This opportunistic pathogenic yeast, Candida auris has entered the news cycle. Studies show that the fungus colonizes our gastrointestinal tract and is one of the few species of Candida that can cause fungemia, where spores can spread into the blood. This is what clinicians call systemic candidiasis.
While many people suffer from the effects of fungemia caused by C. albicans, the most common yeast pathogen, C. auris is somehow much deadlier, with a 90 day mortality rate of nearly 50% according to the CDC. Its virulence compared to other species of Candida is suspected to be due to antibiotic resistance, like almost all hospital-borne infections.
The worry surrounding this fungus is similar to Staphylococcus aureus, another antibiotic resistant, hospital-borne infection. However, neither is found outside of that setting. These types of infections are only found in immunocompromised individuals, those who have already decimated their gut microbiome with antibiotics, those who continue to feed these microbes with processed substrates that give advantage to pathogens. Not a great combination, and not a very likely one in healthy individuals.
The scare of antibiotic resistance stems partly from their overuse as well as their persistence in urine, which goes to wastewater, which goes to rivers and ocean water. Their incomplete use also results in disposal, which goes to landfills, which leaches into the soil and groundwater. In short, they end up everywhere.
The real scare is not these common microbes but the rare ones that can emerge from extreme environments contaminated with medical waste. Common microbes are everywhere and are supposed to be there because they help recycle major components of biomass, like sugars and starches. Other microbes recognize and know how to interact with their native microbial community.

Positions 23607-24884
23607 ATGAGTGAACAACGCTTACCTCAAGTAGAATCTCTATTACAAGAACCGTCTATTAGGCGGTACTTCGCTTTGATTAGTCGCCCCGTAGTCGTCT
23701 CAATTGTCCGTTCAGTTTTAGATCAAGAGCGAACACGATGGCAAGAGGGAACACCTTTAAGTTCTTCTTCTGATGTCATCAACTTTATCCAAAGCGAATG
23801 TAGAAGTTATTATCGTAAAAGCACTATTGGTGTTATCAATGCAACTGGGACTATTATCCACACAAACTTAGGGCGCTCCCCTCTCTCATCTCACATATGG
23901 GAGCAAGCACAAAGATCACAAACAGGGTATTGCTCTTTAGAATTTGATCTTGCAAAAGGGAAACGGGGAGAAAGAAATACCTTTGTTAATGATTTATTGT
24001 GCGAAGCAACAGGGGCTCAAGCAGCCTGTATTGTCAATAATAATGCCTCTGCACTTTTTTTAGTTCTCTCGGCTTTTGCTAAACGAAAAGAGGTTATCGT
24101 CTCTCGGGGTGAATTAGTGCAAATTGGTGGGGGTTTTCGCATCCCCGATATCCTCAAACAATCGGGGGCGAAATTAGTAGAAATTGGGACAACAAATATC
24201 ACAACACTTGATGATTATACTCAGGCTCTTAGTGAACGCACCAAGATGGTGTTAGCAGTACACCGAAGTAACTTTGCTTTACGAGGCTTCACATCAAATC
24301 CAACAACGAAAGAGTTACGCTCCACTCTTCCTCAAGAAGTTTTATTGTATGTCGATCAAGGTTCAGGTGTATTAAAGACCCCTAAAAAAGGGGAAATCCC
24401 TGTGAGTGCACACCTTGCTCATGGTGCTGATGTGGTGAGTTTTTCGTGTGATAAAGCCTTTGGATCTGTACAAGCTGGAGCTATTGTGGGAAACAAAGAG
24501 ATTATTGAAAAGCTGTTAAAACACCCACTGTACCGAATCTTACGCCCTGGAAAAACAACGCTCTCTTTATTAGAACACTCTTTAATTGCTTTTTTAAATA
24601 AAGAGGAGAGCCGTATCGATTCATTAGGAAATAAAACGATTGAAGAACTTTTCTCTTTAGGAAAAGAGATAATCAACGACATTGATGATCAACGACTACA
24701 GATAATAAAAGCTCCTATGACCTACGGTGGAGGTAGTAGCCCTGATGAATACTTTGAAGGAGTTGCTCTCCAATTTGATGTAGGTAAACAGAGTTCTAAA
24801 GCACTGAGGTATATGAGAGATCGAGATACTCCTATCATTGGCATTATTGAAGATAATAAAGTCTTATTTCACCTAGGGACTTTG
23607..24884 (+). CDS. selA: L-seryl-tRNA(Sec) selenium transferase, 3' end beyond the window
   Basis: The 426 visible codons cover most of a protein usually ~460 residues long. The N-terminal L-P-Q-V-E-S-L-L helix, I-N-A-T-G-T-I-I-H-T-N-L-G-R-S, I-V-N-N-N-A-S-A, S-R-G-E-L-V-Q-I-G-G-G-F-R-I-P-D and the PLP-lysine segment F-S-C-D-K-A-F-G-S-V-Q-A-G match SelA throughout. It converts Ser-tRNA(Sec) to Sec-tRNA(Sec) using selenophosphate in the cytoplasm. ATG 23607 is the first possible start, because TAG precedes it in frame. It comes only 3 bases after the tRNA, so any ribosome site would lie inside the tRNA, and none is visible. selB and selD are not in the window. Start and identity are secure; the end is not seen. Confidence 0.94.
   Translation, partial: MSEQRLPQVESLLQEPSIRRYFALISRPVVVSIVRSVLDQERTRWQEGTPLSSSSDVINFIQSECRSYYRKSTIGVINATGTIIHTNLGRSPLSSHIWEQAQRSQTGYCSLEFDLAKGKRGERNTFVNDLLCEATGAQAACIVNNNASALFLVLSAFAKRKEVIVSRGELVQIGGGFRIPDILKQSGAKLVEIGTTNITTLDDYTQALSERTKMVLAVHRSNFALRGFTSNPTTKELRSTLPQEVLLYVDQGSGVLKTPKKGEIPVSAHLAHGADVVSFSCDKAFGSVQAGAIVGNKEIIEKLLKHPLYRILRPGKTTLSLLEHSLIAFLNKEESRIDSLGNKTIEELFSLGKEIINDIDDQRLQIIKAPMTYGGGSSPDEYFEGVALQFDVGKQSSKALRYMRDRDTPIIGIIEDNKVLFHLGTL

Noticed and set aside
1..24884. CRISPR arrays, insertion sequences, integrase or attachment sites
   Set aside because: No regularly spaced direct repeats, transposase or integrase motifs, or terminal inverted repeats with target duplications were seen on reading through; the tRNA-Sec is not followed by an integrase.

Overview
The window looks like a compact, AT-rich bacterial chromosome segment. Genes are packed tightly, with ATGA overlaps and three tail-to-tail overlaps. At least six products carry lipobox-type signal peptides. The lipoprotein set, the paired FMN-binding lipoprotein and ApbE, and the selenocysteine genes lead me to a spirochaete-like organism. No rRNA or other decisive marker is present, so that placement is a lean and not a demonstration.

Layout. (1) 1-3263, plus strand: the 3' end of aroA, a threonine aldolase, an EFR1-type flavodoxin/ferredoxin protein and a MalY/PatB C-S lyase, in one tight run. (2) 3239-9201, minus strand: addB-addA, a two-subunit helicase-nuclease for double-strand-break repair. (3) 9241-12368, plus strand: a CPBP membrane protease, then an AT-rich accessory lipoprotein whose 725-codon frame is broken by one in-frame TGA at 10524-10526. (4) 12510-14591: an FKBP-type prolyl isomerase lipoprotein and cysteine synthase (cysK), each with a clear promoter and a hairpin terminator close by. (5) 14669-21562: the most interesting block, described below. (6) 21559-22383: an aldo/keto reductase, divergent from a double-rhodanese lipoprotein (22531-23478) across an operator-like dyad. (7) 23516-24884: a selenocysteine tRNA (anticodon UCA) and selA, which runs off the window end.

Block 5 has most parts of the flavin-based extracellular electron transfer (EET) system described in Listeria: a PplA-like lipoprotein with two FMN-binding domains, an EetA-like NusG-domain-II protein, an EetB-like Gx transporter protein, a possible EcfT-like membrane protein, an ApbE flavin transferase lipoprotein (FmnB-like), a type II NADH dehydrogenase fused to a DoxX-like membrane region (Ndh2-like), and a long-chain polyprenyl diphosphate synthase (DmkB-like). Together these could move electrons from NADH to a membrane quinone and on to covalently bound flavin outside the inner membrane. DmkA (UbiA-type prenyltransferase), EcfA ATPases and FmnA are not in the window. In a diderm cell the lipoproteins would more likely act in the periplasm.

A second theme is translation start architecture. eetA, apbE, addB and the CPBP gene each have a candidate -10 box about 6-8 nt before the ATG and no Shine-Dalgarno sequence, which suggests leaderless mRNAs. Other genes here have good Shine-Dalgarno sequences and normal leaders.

The issue is not with these microbes, but with us – what we eat and how we spend our lives. It’s not even necessarily antibiotics, but the fact that we don’t feed our gut with the proper organisms or the proper foods.
Most of our diet consists of grains, which yeast use to synthesize alcohol and short chain fatty acids, which both dehydrate skin cells and can dissolve mucus. Additionally, some of the chemicals in whole grains and legumes, phytates, lectins, and such, draw out minerals from cells, which causes them to shrivel and form gaps that pathogens can travel through into the blood.
So the overall problem isn’t a fungus doing its biological duty. These infections are a sign that our lifestyle is failing us, and a sign that we should really change something, rather than worrying about the consequences about what we are going to continue doing.
What can we do to change our health?
- Eat more vitamin dense foods – without vitamins none of our innate defenses work and none of our cells function as they were meant to.
- Mix foods less – when foods are mixed it complicates digestion and can even mutate their chemical structure to something unusable to us. Anything that isn’t bioavailable or soluble is food for fermentative organisms in the gut, which allows them to bloom.
- Don’t use antibacterial, antifungal, or generally antibiotic chemicals unless needed – this is straightforward but we don’t realize how damaging the widespread application of these poisons is. Whether in soils, water, or animals, when we deplete the native microbial ecology the entire system breaks down. We actually rely on microorganisms to live, for plants to grow, and for water to clean itself.